Tales from the Haunted South: Dark Tourism and Memories of Slavery from the Civil War Era
University of North Carolina Press, 2017
Reviewed by Whitney S. May
Tales from the Haunted South begins, as so many of the best things do, with an unexpected haunting. As Tiya Miles roamed the streets of Savannah, Georgia in 2012 while revising what would become her first fiction novel The Cherokee Rose: A Novel of Gardens and Ghosts (2015), she found herself ushered off the street and into the Hostess City’s infamous Sorrel-Weed House. Swept up in the morbid, nineteenth century sex/suicide scandal threading through the sordid script of the dark tourist attraction, Miles found herself haunted by its characters, the specters claimed to remain in the house. What, precisely, it means to be haunted becomes the focus of Miles’s attention in this book.
Structured around three distinct case studies, Tales from the Haunted South holds a microscope—or rather, an electronic voice phenomenon (EVP) recorder—to the suddenly thriving industry of American dark tourism, a trade laden with what Miles calls “ghost fancy.” Delivered in Miles’s trademark measured blend of academic and public-facing historical criticism, Tales from the Haunted South centers ghost stories as a distinct narrative form heaving with contextual intersections. Specifically, Miles revisits the raced specters of the ghost tours throughout the American South—the slave ghosts trapped in eternal bondage, conjured and in some cases conceived to advance commercial interests. She hopes to “ghostwrite,” a term she claims to account for her mission “to write, rewrite, and unwrite the stories of slave ghosts and [her] own interpretations of them, to circle back to places [she] had been before, to leave traces along the way of ambivalence and contradiction, to let the ‘primeval shadows’ haunt the page.”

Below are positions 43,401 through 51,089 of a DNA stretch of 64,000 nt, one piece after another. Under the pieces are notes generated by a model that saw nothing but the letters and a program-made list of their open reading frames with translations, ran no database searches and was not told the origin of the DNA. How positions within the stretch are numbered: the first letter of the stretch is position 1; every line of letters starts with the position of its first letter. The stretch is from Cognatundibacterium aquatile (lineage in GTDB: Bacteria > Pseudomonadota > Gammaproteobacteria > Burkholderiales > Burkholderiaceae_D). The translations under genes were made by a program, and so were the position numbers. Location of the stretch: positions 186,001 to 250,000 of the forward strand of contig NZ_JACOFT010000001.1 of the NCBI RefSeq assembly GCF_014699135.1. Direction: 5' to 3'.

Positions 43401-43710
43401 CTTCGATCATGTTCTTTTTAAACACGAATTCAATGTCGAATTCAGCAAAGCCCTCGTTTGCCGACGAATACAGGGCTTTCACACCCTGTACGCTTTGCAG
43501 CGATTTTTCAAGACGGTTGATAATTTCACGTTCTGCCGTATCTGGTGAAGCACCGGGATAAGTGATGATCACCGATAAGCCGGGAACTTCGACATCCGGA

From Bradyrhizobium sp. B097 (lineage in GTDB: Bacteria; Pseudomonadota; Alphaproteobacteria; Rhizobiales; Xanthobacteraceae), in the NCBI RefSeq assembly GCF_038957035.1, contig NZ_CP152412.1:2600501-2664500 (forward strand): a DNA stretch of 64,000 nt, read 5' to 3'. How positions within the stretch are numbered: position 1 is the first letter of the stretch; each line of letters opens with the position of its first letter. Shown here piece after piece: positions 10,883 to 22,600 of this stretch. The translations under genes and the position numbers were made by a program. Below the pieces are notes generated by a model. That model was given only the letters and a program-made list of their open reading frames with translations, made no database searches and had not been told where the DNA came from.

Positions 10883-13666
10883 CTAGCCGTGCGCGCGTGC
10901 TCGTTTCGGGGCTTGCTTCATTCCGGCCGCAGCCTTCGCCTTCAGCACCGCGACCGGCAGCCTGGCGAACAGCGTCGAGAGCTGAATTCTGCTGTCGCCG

Chapter 1 finds Miles returning to the Sorrel-Weed House for another ghost tour and hoping to “ghostwrite” the macabre story of the tour that so affected her. Central to this tale is the allegedly white-passing black slave owner Francis Sorrel, his unstable and ultimately suicidal wife Matilda, and the young slave Molly with whom Francis reportedly pursued a sexual relationship. But for a cursory glance, Miles bypasses the Halloween special of Syfy’s Ghost Hunters that conveyed the House to brief pop-cultural notoriety, instead focusing on her own experiences of the Sorrel-Weed House ghost tour and on what she can coax from the meager historical record surrounding it. What she discovers in the archives is a distressing series of rhetorical gestures toward romanticizing the lingering wounds of historical (and yet still terribly present) racism, where Francis’s alleged “passing” is used to exoticize and eroticize his position within antebellum racial and sexual politics, and where his sexual abuse of Molly is continuously re-scripted as a consensual “affair.” The only thing that could make these discursive reconfigurations of very real racial terror any more alarming is exactly what Miles discovers about their origins: an abundance of titillating detail and a dearth of evidence cultivated and maintained to promote the House for profit—a situation that reflects similar readiness in the scripts of dark tourist attractions in general to commodify Black pain for voyeuristic consumption.